A major aid charity has admitted making “slow progress” towards becoming an anti-racist organisation – 18 months after its leaders apologised over a scathing independent race audit.
The audit highlighted historical structural racism at ActionAid UK, with black and ethnic minority employees feeling “less valued, less supported, less empowered” than their white colleagues.
Eighteen months on, the charity’s annual report and accounts gives an update on its work to resolve the issues.
It also reveals rapid turnover at the top, with six trustees having left and six appointed in the past 10 months – including a new chair, vice-chair and treasurer.
It says: “ActionAid’s progress towards being an anti-racist organisation has been slow. This creates a risk of harm to staff, increased staff turnover, reputational damage and damage to the relationship between the UK board, leadership and management.”
The report adds: “ActionAid is rebuilding trust between the UK board, leadership team and staff.
“Unfortunately, the development and implementation of an organisational equality, diversity and inclusion programme and an anti-discrimination programme was delayed from 2022 to 2023.
“The delay was caused by significant turnover in ActionAid’s board and senior management team.”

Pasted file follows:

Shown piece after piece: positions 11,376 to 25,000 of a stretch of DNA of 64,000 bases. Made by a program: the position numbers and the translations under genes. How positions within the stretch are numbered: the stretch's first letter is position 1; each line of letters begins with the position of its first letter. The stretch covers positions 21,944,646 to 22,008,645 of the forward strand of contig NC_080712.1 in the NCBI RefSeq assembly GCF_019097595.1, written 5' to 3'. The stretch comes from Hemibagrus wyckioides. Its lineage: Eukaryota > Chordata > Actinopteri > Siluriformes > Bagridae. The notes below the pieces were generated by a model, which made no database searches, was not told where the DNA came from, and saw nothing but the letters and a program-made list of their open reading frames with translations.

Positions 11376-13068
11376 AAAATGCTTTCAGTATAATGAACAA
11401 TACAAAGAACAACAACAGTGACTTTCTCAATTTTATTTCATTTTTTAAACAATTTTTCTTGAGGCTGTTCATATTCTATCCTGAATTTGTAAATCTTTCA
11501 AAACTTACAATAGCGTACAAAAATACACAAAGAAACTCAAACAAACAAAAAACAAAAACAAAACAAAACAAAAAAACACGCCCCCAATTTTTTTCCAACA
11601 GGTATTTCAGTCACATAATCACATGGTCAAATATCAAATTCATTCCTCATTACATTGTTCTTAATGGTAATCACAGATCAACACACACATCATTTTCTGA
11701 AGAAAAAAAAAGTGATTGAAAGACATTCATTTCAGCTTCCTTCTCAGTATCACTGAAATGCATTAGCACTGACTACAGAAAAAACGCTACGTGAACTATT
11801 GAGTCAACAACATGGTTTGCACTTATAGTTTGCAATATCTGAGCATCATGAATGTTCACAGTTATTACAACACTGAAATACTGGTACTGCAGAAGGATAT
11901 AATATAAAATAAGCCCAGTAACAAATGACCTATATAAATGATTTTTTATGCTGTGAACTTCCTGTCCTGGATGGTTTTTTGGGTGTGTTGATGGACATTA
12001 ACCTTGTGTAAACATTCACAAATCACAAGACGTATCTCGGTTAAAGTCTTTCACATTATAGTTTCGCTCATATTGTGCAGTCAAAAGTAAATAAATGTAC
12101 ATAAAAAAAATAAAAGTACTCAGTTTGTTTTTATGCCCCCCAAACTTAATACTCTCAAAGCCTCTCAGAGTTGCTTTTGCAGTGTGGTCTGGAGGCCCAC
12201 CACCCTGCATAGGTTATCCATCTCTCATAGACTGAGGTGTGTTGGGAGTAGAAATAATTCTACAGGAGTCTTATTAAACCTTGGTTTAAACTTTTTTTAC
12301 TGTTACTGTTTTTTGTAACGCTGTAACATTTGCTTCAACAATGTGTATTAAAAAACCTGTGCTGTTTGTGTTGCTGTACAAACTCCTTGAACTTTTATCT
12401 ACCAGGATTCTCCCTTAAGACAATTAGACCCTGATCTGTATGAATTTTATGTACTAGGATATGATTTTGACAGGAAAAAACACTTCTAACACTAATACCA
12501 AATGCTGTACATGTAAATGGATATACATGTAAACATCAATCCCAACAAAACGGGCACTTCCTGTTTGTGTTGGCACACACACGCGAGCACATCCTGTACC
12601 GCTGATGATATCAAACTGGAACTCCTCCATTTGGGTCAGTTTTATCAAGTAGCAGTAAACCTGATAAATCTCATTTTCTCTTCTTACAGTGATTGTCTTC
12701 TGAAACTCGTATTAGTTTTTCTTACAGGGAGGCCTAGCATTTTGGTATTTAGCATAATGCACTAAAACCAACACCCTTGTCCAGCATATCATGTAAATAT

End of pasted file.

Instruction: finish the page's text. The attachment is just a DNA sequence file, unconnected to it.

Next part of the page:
The report says there has been “good progress during the first half of 2023, including launching a decolonisation learning series, mandatory for all staff, recruitment of roles to begin formation of a dedicated anti-racism and decolonisation hub and development of anti-racist storytelling curriculum including guidance to be applied in all ActionAid communications”.
Interim chief executive John Good is due to stand aside this month, when the current Runnymede Trust chief executive Halima Begum will take up the chief executive role at ActionAid UK.
She is the permanent successor to Frances Longley, who left AAUK in 2022 after a year in charge.
Longley said at the time that the charity needed a leader with “different skills” for the future.
Action Aid UK’s 2022 accounts show income of £59.6m, which is up by 20.3 per cent from £49.6m in 2021.
Much of the growth is down to money received from the Disasters Emergency Committee – £11.5m for Ukraine relief work and £1.1m for Afghanistan.
Expenditure rose from £47.6m to £58.1m, largely for the same reason, the report says.
The report flagged up individual giving as an area of concern
It said: “We continue to be immensely thankful for the growing commitment and loyalty of our financial supporters, especially with the current cost-of-living crisis and rising prices.
“However, the impact of the crisis saw income from committed giving, donations, appeals and legacies fall from £39.4m in 2021 to £37.6m in 2022.
“Committed giving income fell from £27.9m to £27.3m.
“While we still achieved net gains in regular giving supporters, the drop in our child sponsorship supporters was larger than we had seen since before the Covid-19 pandemic.”
Restricted reserves are up from £6.3m to £9.1m, largely due to DEC money which will be spent in the coming 18 months, while general reserves are down from £9.3m to £7.81m.